The concept of ATP -> ADP and energy releasal

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darks0ulz
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The concept of ATP -> ADP and energy releasal

Post by darks0ulz » Fri Jul 11, 2008 1:14 am

I understand that when:

When bonds form -> energy is released.
When bonds break -> energy is required.

However, from ATP -> ADP (adenine triphosphate -> adenine diphosphate, the removal of one phospide ion), which is a break of the bonds, energy is released.

I don't understand how the breaking down of ATP to ADP releases energy while it should in theory require energy instead.

Already tried looking through the internet/wikipedia and I can't ask my teacher for another 3 days, so I turn to you guys for any suggestions.

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mith
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Post by mith » Fri Jul 11, 2008 3:17 pm

Lol, surely, some bonds are forming. Look at the structure of ADP.
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MisterATP
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Post by MisterATP » Fri Jul 11, 2008 3:59 pm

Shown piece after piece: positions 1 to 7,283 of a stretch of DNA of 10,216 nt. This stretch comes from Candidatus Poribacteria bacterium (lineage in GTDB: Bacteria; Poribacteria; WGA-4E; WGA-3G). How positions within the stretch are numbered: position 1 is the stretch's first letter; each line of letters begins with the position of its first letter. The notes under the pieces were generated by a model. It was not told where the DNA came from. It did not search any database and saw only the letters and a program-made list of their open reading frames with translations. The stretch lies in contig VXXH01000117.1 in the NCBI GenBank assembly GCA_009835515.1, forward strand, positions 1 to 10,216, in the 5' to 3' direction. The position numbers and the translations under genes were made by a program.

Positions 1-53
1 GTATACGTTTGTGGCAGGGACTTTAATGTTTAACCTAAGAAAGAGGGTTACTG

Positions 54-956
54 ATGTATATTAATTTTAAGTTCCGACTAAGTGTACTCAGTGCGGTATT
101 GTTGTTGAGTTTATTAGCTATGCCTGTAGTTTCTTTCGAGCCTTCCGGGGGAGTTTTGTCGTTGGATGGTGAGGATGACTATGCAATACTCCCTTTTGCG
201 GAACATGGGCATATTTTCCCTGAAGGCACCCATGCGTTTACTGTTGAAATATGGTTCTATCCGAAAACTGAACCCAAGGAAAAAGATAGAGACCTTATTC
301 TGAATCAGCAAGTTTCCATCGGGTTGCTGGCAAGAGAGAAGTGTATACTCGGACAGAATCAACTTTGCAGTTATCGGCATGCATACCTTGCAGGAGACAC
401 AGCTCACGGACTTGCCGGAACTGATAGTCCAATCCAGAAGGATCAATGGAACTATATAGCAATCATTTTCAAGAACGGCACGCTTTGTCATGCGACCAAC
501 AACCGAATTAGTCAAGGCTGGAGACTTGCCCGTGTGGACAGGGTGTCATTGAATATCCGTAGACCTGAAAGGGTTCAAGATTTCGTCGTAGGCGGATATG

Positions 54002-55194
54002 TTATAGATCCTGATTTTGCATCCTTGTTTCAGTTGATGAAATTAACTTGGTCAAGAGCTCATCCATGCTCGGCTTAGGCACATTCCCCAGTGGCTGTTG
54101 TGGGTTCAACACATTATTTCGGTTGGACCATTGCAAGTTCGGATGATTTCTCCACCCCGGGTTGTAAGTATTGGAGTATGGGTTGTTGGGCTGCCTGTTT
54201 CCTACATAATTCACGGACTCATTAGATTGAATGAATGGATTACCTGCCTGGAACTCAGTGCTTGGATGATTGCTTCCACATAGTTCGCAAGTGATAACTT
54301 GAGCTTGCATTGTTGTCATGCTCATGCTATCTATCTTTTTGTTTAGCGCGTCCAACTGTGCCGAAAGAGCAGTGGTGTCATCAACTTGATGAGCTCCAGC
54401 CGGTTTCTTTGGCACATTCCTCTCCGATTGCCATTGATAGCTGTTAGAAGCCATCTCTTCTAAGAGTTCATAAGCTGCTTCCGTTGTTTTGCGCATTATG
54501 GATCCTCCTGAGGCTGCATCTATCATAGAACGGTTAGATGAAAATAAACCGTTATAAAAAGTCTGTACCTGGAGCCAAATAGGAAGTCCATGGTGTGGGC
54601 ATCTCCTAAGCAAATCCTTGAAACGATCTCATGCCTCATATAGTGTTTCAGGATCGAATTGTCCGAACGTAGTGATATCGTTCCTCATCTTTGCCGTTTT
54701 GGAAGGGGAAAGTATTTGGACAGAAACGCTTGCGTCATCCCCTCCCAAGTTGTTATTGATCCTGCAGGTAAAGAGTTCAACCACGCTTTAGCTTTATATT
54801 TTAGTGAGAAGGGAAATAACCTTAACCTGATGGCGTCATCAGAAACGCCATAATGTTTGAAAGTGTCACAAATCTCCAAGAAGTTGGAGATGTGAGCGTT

I think you aren't right saying that ,,When bonds form -> energy is released.
When bonds break -> energy is required''. You are right in part. Free Gibss energy (G), activation energy of substrates are very important. Allmost every time exergonic and endergonic reactions occurs together. So when ATP is splited released energy help to form bonds. So saying ,,when bonds form -> energy is released''. is right. But as I said, remember whether reaction is endergonic or exergonic is very important. For example, ATP release huge amount of energy, but activation energy is pretty high (actually, activation energy depends on pH and at pH 7 ATP is very stable).

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Post by spirochete » Sun Jul 20, 2008 6:54 am

In most chemical reactions bonds are both broken and formed. Hydrolysis is an example. In hydrolysis the elements of water are added across a bond. ATP is an example of a molecule which has a high free energy of hydrolysis. This doesn't mean that energy is released when any bond in ATP is just broken. You can look up hydrolysis on wikipedia for a full definition.

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